Welcome to European Tribune. It's gone a bit quiet around here these days, but it's still going.
At this point it would be useful to see a graph that plots obesity vs annual income of the caretaker(s) for a look at the social perspective. I can't seem to find the materials, but obesity and povery have been shown to be linked quite often.

Also, for the UK, the new rules, in wake of Jamie Oliver's show that outlined the poverty of school lunches, have taken effect only a few months - so any results will not be visible.

You've had your chips: fattening food banned from school canteens - Guardian

Chocolate, crisps and sugary drinks will be banned from secondary school canteens this month, under new rules to tackle childhood obesity.

The nutritional standards, already in force in primary schools, require a school lunch to contain at least one portion of vegetable or salad and a portion of fruit. School canteens will not be allowed to offer meals outside strict calorie limits, and must provide foods with a minimum level of iron, zinc, calcium and vitamins. Salt will be removed from canteen tables and foods that have too much fat, saturated fat and sugar will not be allowed.

Drinks will be limited to water, low-fat milk and juice. Schools have been told to use reduced-fat spreads rather than butter and to spread this thinly.

Meals that pass the new nutritional standards test include breaded fish, spicy fajitas, yoghurt and some cakes. The new rules follow a high-profile campaign by celebrity chef Jamie Oliver to improve the quality and taste of the country's school lunches.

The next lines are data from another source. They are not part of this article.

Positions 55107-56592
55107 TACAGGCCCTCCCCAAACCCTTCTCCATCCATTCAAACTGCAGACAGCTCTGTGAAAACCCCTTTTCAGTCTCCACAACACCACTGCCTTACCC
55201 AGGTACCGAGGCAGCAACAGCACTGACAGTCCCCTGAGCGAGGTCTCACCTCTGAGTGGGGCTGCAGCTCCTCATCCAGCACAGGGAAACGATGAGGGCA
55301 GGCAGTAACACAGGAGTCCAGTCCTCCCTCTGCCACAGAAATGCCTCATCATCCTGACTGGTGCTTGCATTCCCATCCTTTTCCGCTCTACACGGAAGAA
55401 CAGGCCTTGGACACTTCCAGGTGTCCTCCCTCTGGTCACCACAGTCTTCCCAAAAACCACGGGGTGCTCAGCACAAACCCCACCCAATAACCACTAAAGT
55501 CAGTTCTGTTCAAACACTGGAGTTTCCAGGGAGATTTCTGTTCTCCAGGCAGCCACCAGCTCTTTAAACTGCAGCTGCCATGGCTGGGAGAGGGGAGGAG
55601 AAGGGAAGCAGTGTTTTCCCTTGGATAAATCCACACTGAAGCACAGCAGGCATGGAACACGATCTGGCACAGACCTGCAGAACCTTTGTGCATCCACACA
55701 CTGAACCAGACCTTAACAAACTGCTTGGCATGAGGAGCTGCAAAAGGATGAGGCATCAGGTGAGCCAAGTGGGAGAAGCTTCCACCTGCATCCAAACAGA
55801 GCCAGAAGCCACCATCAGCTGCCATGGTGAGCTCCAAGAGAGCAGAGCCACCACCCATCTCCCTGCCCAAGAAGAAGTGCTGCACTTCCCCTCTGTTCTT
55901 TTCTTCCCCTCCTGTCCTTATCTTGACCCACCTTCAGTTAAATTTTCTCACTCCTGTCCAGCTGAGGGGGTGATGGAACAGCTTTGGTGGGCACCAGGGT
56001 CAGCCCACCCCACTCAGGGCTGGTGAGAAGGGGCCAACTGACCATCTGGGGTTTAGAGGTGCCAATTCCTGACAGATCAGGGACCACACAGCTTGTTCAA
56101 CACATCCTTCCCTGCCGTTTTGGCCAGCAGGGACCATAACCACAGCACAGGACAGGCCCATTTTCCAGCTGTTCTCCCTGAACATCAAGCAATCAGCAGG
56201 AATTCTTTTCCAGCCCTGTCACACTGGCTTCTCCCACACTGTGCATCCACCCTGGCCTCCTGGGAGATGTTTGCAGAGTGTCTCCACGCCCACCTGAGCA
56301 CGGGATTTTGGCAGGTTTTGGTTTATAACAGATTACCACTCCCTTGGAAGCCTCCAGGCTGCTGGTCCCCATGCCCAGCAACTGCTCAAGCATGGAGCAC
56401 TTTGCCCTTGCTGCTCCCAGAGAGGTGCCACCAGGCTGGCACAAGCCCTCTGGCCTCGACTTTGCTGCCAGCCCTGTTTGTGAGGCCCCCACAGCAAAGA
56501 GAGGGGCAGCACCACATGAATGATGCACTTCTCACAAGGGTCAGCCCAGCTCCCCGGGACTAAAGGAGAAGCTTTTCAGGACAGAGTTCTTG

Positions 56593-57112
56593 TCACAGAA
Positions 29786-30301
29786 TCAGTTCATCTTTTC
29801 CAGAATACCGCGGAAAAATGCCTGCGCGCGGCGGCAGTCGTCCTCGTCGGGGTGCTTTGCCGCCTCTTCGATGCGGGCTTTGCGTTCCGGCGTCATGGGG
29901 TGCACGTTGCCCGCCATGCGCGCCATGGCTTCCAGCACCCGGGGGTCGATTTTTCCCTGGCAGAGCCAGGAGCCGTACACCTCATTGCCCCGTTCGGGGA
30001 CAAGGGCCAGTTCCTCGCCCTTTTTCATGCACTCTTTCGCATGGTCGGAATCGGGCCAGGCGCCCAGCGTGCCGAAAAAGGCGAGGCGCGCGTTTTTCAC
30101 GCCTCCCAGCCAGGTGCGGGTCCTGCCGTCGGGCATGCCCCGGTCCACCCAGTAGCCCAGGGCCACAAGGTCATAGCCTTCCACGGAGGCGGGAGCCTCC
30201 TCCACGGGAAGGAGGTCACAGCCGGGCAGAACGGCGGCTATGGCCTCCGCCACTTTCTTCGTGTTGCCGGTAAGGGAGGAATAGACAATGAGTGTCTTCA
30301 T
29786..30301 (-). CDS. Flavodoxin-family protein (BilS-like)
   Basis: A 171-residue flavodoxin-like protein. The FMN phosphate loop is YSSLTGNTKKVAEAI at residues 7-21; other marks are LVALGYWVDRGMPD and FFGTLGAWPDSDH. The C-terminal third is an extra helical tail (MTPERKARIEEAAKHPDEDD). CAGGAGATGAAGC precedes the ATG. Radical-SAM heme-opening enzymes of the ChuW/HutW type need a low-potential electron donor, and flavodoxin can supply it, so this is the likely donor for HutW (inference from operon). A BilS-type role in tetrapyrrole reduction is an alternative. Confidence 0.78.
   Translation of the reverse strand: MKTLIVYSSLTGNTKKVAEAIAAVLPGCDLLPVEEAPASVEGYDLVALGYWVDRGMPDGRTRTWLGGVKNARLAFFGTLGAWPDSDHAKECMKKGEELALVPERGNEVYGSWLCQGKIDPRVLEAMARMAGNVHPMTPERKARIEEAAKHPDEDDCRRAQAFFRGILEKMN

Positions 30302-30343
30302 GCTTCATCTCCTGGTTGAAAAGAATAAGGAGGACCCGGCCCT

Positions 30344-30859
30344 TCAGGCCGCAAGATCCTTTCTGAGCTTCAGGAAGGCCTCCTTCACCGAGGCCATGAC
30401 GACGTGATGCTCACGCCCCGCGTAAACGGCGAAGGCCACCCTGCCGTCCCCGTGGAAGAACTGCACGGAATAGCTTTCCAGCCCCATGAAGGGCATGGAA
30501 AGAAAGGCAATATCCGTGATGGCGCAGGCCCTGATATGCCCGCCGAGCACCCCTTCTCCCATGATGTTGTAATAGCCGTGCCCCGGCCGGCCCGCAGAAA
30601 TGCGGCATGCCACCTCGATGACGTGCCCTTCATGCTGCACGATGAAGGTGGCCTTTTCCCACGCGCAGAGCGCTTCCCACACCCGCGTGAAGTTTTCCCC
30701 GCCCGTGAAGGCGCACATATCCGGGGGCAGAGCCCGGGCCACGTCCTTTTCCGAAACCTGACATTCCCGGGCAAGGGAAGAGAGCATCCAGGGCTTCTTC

Of course I can only be happy when, besides good nutritious food, children will be provided with free sport activities. Let's not just talk about food.

by Nomad (Bjinse) on Tue Mar 2nd, 2010 at 08:19:29 AM EST
Unfortunately all those school playing fields and public parks are prime property development land. The people who sell them should be put in stocks and pelted by youngsters with junked junk food, with videos of their treatment available on youtube.

This would bring a number of benefits. Not least that the kids would get some exercise.

You can't be me, I'm taken

by Sven Triloqvist on Tue Mar 2nd, 2010 at 10:33:23 AM EST
[ Parent ]
You have certainly hit on the biggest problem.

By comparison, the food at school cafeterias when I grew up in the 70s was total junk. Today's school food is much healthier.

But we were much more active.

by Upstate NY on Tue Mar 2nd, 2010 at 12:56:57 PM EST
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Yeah, when I grew up the school cafeteria food was probably balanced and nutritious, but it tasted so bad I couldn't eat it much of the time.  As a result of that and a lot of physical activity both at home and at school (gym was mandatory) weight was not a problem.  In fact I can only recall a couple of overweight kids in our school, and it is likely they had some glandular problems or a strong genetic disposition.  Today, in the same area, there more obese kids than in most other states.

See this link for detailed info about child obesity stats.  No it's not just poor kids.  In my home state the rich kids are more likely to be obsese.

I can swear there ain't no heaven but I pray there ain't no hell. _ Blood Sweat & Tears

by Gringo (stargazing camel at aoldotcom) on Wed Mar 3rd, 2010 at 12:33:22 AM EST
[ Parent ]
Here parents are told not to put unhealthy  kind of food in kid's lunch boxes.And they have to put at least one fruit or vegetable in it.I do not know if this will work because in the evening Mc Donald's, KFCs and others are fool with those parents and kids. It's really hard to cook when you come home at 7 pm...A lot's of young parents do not even know how to cook...

Science without religion is lame, religion without science is blind...Albert Einstein
by vbo on Wed Mar 3rd, 2010 at 09:41:31 PM EST
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